Babies’ brains damaged by pollution
Published : Wednesday, 6 December, 2017 at 9:08 PM Count : 294
Seventeen million babies under the age of one are breathing toxic air, putting their brain development at risk, the UN children's agency has warned.
Babies in South Asia were worst affected, with more than 12 million living in areas with pollution six times higher than safe levels.
A further four million were at risk in East Asia and the Pacific.
Unicef said breathing particulate air pollution could damage brain tissue and undermine cognitive development.
Its report said there was a link to "verbal and non-verbal IQ and memory, reduced test scores, grade point averages among schoolchildren, as well as other neurological behavioural problems".
"As more and more of the world urbanises, and without adequate protection and pollution reduction measures, more children will be at risk in the years to come," Unicef said.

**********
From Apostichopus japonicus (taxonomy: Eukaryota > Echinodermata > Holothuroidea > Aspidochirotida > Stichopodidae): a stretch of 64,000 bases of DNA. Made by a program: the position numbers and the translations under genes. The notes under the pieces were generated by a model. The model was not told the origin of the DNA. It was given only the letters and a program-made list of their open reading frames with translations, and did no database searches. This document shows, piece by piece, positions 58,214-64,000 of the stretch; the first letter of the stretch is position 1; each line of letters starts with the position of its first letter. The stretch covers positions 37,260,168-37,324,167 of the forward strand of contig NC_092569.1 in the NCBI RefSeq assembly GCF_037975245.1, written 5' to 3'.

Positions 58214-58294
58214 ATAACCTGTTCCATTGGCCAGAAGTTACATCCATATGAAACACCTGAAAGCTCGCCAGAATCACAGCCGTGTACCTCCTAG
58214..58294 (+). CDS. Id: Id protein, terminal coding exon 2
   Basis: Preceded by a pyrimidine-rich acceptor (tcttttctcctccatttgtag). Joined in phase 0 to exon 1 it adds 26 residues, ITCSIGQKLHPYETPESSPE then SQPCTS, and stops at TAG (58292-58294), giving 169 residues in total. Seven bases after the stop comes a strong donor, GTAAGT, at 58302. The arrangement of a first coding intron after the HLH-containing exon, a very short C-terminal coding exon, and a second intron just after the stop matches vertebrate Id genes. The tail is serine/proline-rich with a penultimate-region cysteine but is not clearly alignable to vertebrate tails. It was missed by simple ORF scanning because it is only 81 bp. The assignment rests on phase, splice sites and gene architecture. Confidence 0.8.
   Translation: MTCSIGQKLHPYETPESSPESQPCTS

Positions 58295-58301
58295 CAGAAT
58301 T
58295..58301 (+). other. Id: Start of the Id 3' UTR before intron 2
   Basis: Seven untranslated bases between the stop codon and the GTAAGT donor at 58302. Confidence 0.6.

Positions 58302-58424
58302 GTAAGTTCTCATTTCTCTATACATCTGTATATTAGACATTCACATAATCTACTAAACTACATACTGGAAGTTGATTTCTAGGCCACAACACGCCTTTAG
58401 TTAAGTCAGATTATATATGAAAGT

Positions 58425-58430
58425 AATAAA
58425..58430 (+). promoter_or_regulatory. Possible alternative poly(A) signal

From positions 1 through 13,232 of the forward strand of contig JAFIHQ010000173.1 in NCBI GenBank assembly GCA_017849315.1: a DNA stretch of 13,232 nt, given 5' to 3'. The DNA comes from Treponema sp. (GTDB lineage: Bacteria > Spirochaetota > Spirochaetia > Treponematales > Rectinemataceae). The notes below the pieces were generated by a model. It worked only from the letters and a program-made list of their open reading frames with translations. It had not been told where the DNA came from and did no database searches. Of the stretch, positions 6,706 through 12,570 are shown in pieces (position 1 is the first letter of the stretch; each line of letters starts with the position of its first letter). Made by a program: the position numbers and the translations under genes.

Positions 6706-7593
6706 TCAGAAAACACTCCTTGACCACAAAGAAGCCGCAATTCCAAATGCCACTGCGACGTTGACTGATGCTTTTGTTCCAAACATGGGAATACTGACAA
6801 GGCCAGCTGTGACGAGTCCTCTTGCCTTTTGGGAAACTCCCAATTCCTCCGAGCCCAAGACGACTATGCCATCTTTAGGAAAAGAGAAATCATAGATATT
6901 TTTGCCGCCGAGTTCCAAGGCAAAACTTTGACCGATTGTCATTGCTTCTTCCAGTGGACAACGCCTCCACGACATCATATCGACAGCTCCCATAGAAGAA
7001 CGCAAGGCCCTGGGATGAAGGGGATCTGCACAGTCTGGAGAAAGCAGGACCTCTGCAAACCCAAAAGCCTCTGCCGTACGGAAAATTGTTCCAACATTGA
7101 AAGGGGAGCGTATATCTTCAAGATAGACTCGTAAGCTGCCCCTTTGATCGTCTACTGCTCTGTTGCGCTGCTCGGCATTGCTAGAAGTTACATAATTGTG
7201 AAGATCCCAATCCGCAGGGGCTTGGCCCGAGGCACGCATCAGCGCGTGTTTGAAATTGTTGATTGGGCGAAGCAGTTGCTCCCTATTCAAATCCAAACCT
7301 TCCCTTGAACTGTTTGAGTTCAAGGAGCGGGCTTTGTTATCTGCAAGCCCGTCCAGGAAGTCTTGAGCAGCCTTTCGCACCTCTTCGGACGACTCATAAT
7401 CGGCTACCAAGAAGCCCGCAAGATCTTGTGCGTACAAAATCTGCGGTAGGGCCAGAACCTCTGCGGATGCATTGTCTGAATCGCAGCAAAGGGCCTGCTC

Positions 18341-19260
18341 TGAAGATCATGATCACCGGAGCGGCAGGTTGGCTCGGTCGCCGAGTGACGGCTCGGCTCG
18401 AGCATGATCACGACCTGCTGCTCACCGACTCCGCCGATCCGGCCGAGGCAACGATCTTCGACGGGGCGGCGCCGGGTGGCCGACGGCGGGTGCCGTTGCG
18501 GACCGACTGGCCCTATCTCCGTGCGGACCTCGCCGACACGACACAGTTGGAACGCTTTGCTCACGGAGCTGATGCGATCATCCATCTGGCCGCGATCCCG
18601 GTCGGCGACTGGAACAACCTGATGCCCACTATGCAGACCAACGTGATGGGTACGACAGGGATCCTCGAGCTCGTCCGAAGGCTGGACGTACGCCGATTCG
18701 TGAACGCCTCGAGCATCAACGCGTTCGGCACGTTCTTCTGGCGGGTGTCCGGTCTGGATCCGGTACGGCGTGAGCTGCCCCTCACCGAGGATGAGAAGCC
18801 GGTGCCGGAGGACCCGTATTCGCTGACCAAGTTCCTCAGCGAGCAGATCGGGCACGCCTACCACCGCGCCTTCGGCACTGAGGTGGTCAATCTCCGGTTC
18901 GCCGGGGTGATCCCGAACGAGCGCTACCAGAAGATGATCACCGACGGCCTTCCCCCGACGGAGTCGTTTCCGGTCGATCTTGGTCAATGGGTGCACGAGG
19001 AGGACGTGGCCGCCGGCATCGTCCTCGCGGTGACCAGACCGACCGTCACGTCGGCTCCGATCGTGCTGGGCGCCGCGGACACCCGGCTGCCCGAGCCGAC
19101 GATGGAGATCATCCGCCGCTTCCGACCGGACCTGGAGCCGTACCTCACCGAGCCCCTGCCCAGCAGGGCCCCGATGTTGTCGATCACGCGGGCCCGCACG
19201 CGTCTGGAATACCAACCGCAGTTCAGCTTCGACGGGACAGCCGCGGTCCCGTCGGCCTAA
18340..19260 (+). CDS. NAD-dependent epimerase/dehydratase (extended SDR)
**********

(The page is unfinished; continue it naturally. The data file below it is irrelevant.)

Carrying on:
It called for wider use of face masks and air filtering systems, and for children not to travel during spikes in pollution.
Last month hazardous smog began blanketing the Indian capital Delhi, prompting the Indian capital's chief minister Arvind Kejriwal to say the city had become a "gas chamber".
Some schools in the city were closed but there was criticism when they re-opened, with parents accusing the authorities of disregarding their children's health.
Indian and Sri Lankan cricketers playing in Delhi vomited on the pitch during high levels of pollution.